Nieman Foundation at Harvard
HOME
          
LATEST STORY
Tampa just lost a daily newspaper; is this the continuation of an old trend or the start of a new one?
ABOUT                    SUBSCRIBE
May 31, 2009, 2:05 p.m.

A candid interview with Dean Singleton

It’s kind of a softball interview, but Jody Hope Strogoff’s talk with Dean Singleton, Denver Post publisher and MediaNews Group CEO  (“Innerview” in the Colorado Statesman) is worth reading for Singleton’s surprisingly candid remarks toward the end about the Rocky Mountain News, his Multiple Sclerosis, and his home and family.  And this about MediaNews’s paid content strategy:

You’re going to see less and less newsroom-generated copy online and more and more copy generated specifically for online. And we’re doing this company-wide. It’s not just Denver.

We’re going to move away from giving away our news content online for free — give a small amount of it away, and then air that out with reader-generated copy, with user-generated copy, with listings and other things online. We’re planning to make our online offerings much different than our print offerings….

Newspapers believed that if you build it they would come — that if we threw all of our content online, we’d build this huge audience, and advertisers would flock to it.

Well, we built a huge audience and advertisers flocked to it, except the Internet is so competitive. There’s so much inventory on so many sites that the price of Internet advertising is so low that you can’t make the kind of money on it that you can in print.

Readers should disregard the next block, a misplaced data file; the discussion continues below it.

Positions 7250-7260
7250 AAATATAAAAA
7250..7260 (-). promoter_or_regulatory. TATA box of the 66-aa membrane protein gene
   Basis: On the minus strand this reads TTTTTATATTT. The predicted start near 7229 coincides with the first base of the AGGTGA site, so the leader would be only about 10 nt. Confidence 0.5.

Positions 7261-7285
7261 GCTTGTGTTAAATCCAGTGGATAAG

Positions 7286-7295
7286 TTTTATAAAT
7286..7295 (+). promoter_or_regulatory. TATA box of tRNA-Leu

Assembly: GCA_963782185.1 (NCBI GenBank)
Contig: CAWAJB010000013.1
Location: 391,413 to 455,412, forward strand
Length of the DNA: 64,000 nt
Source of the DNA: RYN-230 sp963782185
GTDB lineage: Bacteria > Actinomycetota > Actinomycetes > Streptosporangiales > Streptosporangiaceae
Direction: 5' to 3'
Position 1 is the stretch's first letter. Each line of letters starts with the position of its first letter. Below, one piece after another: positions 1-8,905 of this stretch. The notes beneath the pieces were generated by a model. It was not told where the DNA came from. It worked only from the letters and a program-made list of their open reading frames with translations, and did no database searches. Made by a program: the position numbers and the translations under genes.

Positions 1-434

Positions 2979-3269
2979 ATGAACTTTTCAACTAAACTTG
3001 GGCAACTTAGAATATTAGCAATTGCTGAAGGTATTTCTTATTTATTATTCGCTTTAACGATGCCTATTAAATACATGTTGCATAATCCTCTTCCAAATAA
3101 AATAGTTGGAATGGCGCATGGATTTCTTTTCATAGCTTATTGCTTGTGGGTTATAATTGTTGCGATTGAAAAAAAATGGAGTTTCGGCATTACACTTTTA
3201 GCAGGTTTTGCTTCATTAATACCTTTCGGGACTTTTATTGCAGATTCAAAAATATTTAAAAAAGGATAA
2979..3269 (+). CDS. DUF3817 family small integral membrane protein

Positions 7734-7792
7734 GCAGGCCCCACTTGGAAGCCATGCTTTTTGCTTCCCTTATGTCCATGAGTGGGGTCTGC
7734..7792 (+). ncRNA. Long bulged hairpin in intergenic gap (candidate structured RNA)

Yet, we were sending our best customers to the Web for free.

We will be moving away from giving away most of our content online. We will be redoing our online to appeal certainly to a younger audience than the print does, but we’ll have less and less newspaper-generated content and more and more information listings and user-generated content.

POSTED     May 31, 2009, 2:05 p.m.
SHARE THIS STORY
   
Show comments  
Show tags
 
Join the 15,000 who get the freshest future-of-journalism news in our daily email.
Tampa just lost a daily newspaper; is this the continuation of an old trend or the start of a new one?
Buy a company, milk the cash flow, sell off assets, shut it down: It can be a profitable formula. Is this the end game for some metro newspapers?
With new columns and newsletters, ProPublica is trying to attract new readers and have more fun
“There’s a huge benefit to coming up with features that are more fun and more interesting. It appeals to a different audience and can create closer connections with readers — they can see a different side of us.”
In Latin America, a digital community of media startups hopes to make entrepreneurship easier
“Our mission is to support people who are creating new projects. One of the best ways to do that is to empower as many people as possible.”
What to read next
0
tweets
How Atlas Obscura helps its web audience discover the real world
Events like its upcoming Obscura Day are meant to help the site’s digital readers discover places they previously only read about.
0Inspired by “independent YouTubers,” wary of cable, Vox.com takes its explainer mission to video
“I made one rule starting out: No desks.”
0You can now get personalized Breaking News alerts on Slack
The NBC-owned company’s new Slack bot lets you follow more than 90,000 topics.
These stories are our most popular on Twitter over the past 30 days.
See all our most recent pieces ➚
Encyclo is our encyclopedia of the future of news, chronicling the key players in journalism’s evolution.
Here are a few of the entries you’ll find in Encyclo.   Get the full Encyclo ➚
Media Consortium
Seattle Post-Intelligencer
Semana
Mozilla
Plaza Pública
Corporation for Public Broadcasting
National Journal
Newsweek
Twitter
Time
The Boston Globe
El Faro